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Live From Cadogan Hall

Review by Gary Hill

Marillion are included in the progressive rock section of Music Street Journal because in the beginning they were very definitely prog. After the exit of Fish and the entrance of Steve Hogarth, the music began to resemble modern prog like Porcupine Tree a bit more. The sound became less pure prog rock. I’d have to say that one of my biggest complaints about the modern version of Marillion is that the sound has less variance in terms of arrangements and mood. This album features a live performance from the stripped down tour for the Less is More album. This nearly all acoustic treatment removes some of the variance normally present. It also transforms some songs even further from progressive rock to modern or classic rock, without the prog. Still, while this disc might not really qualify as prog (it’s included in that section because it’s Marillion) and it doesn’t have a ton of musical dynamics, it’s an entertaining and strong set. I reviewed the DVD version of this last issue, and I’d say the DVD works better than the audio alone. Still, this is worth having.

This review is available in book format (hardcover and paperback) in Music Street Journal: 2011  Volume 3 at

Track by Track Review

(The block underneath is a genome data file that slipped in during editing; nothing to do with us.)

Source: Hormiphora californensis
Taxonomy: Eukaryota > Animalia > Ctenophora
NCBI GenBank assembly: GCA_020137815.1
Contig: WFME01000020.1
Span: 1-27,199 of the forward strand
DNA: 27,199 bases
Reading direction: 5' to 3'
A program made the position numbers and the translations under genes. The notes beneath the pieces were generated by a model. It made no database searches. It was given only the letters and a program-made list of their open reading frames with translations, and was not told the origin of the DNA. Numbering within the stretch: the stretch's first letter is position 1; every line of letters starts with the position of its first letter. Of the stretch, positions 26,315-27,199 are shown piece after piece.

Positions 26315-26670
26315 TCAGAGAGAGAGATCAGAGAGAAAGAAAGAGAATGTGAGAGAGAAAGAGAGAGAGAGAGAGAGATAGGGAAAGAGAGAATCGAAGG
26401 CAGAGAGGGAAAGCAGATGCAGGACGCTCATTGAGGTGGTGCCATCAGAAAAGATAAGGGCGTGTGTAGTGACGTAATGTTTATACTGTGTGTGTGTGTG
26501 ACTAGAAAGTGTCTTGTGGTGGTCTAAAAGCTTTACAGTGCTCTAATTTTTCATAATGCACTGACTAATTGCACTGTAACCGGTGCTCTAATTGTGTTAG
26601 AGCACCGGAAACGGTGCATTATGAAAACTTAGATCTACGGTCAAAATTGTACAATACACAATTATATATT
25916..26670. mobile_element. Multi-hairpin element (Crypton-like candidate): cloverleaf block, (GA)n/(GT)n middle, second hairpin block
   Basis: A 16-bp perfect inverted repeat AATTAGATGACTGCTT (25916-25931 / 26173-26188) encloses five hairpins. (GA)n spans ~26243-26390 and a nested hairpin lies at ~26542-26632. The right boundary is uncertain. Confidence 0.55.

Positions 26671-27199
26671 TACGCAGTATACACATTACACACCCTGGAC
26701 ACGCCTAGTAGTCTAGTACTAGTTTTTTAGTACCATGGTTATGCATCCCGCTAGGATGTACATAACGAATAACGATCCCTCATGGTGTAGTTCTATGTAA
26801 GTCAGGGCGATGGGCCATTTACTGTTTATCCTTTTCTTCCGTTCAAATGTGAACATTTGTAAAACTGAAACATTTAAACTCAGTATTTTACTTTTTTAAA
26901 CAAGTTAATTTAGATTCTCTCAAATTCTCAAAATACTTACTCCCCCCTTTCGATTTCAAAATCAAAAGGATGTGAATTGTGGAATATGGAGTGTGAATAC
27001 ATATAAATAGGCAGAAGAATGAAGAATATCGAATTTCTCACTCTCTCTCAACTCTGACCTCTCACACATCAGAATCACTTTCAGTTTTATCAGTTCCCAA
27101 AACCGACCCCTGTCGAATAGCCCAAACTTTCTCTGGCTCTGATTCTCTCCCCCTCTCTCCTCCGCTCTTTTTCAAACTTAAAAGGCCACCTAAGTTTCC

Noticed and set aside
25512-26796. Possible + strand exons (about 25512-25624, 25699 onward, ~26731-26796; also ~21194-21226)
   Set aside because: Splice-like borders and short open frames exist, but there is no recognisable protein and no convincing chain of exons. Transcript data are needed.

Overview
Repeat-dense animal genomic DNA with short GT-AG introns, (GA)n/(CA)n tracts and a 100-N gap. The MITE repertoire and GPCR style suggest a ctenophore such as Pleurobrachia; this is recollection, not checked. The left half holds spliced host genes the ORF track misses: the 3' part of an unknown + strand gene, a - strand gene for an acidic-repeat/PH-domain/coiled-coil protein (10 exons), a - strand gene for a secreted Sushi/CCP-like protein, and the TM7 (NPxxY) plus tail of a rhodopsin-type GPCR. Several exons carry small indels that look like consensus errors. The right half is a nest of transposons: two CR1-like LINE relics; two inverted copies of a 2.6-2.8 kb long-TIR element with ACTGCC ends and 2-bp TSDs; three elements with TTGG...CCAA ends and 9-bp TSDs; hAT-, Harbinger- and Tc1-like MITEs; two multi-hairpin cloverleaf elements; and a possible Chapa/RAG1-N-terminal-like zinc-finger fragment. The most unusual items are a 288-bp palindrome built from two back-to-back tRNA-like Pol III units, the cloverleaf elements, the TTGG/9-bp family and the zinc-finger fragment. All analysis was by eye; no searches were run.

Disc 1

The musical modes that begin this feel a bit like a music box. The cut is delicate and grows gradually. The vocal arrangements gets extra layers later the guitar puts in some tasty acoustic guitar solos at points along the road. The whole thing turns more lush later.

Interior Lulu
A slow moving and mellow cut, this doesn’t differ all that much from the previous one, but still has its own identity. Around the two and a half minute mark it shifts out into a more rocking, but still quite accessible format. Somehow Hogarth’s vocals in that section make me think of Roy Orbison or Chris Isaak. Acoustic guitar takes it in a dramatic and powerful direction from there. They continue reworking the number, giving a real retro rock texture later, thanks to some killer organ sounds. This is really quite a powerful and dynamic piece, moving to different territory as it continues.
Out Of This World
A gentle and moody balladic sound makes up the first portions of this cut. As it builds out from there it resembles Pink Floyd or Porcupine Tree a bit. Other elements build upon the musical theme here, expanding the arrangement and the progression. It’s a good tune.
Wrapped Up In Time
This really has a slow moving classic rock texture to it. There are some cool guitar elements built into it. At times Hogarth reminds me a bit of Bruce Springsteen on this. That Roy Orbison/Chris Isaak reference is valid here, too, though.
The Space